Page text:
Sunday, November 19, 2006

Beane counters

Billy BeaneFrom Moneyball to The Blind Side:

The educational gospel according to Michael Lewis

A MoneyLaw series
Billy Beane loves home runs and walks. He loves them so much that Rob Neyer of ESPN has devised something called the Beane Count. According to Neyer, "the Beane Count is derived by summing a team's ranks in home runs hit, walks drawn, home runs allowed, and walks allowed." (Herewith an interesting analysis of Beane counting outside the baseball context.) Although the Beane Count falters because it insists on converting multiple ordinal numbers into a single scalar value (the same flawed practice that confounds the Bowl Championship Series and Olympic ice skating), it reflects some reasonably good baseball thinking. Home runs automatically score runs. Bases on balls represent a triple threat: (1) They put batters on base, (2) they exhaust opposing pitchers, and (3) they allow hitters to see more pitches, which in turn increases their chances of putting the ball into play with authority during later plate appearances against the same pitcher.

So what does this have to do with law teaching? As Michael Lewis explained in Moneyball, Billy Beane came to embrace statistical analysis as his primary, even exclusive, tool for player evaluation after realizing that other tools yielded wildly inconsistent and unreliable results. In particular, raw speed and scouting judgments based often on nothing more than a hunch led teams like the Mets to waste first-round draft picks on players like . . . Billy Beane.

By now the conflict between credentials and performance has become standard fodder on MoneyLaw. Still, one question demands an answer. Given "only two variables ha[ve] any predictive power for 'more and better' scholarship: (1) number of articles before first tenure-track job, and (2) publication of a student note" (per Bill Henderson), why do law school websites, appointments committee scouting sheets, and the like ever bother counting anything else? You can easily discover how many former Supreme Court clerks, Rhodes Scholars, and law review editors work at almost any American law school. If the website doesn't tell you outright, proudly written faculty biographies highlight these credentials. But no one ever reports, at least in readily digestible form, the number of articles and/or books, the number of pages, or the number of citations, even though those numbers are more reflective of the productivity of a law faculty.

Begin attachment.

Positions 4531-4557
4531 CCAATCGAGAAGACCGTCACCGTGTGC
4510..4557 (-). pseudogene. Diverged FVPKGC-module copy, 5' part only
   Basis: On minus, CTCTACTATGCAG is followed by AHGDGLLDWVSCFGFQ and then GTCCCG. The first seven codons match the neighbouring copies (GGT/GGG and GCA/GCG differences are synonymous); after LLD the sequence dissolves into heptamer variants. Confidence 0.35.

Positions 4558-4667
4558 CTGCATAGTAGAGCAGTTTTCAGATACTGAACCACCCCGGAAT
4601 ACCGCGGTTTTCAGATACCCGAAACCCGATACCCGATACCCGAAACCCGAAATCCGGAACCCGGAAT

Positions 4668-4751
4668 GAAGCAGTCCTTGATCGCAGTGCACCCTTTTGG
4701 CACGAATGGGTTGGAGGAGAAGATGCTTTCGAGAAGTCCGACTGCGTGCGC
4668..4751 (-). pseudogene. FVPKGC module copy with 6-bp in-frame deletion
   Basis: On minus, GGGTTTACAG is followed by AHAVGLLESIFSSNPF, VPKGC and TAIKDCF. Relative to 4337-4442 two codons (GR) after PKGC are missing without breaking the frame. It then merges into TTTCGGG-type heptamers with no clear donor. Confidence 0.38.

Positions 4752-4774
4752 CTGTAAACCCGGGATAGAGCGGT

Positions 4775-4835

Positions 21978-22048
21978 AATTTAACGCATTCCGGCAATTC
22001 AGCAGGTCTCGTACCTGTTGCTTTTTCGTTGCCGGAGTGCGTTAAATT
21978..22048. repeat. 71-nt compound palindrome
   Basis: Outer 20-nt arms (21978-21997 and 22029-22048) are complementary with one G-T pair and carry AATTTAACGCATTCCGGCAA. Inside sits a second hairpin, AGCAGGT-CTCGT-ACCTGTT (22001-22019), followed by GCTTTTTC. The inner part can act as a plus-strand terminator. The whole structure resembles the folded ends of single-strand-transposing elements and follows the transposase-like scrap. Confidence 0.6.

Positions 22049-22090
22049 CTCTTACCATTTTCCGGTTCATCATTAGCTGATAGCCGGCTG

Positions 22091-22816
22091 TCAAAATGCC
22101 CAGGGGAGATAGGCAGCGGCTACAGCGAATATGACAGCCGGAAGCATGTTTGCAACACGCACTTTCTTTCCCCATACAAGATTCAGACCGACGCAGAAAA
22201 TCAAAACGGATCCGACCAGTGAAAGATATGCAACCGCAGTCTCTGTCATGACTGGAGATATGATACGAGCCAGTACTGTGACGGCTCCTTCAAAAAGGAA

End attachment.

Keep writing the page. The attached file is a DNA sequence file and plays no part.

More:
Not too long ago, law school faculties hired entry-level candidates without an expectation that rookie law professors would have started writing scholarship before they began teaching. In that sort of market, elite credentials and law school grades supplied an indirect way of assessing a candidate's marginal propensity to write and to contribute meaningfully to the intellectual life of a law faculty.

S.E. Hinton
S.E. Hinton and friends
Well, as I like to say elsewhere in this blog network, that was then; this is now. A growing number of entry-level candidates now come to the combine with completed publications. And at any rate, after a year or two, it should be possible to count -- and, better yet, to read -- a new professor's actual output. If there is no output to count or to read, that itself is evidence that the tenure committee must consider. What a professor did at age 25 in law school and at age 27 as an employee in the federal judiciary no longer matters once she or he actually starts teaching. Indeed, across the entire faculty roster, and not just in the biographies of recently hired professors, it may be worth dispensing with all credentials.

All this explains why I, whenever I am asked to describe my qualifications as a law professor, mention my current position, my publication record, and my current research agenda. If someone asks where I went to law school, whether I served on the law review, or whether I clerked, of course I'll answer. Being a Beane counter does not require that you be an Arschloch. But I don't pretend for one second that these increasingly remote experiences have any significant bearing on what I do, can do, and will do as a member of the legal academy.


Anonymous Anonymous said...

I agree that once you're in the academy, publications (and not credentials) should be what matters. But the trend toward expecting entry-level candidates to have already published has a downside: It disadvantages -- sometimes to the point of eliminating -- candidates who have the potential for great scholarship but haven't produced any because they didn't know they wanted to be a law professor from the age of 10 and/or have been working too hard at a "real law" job instead of going into some VAP, LLM or other program. And the ability to do the latter can be severely constrained for some people, especially those with family obligations. So while prior publication may be a good predictor, let's not overlook the people who have decent reasons for not having published.

11/20/2006 12:27 PM  

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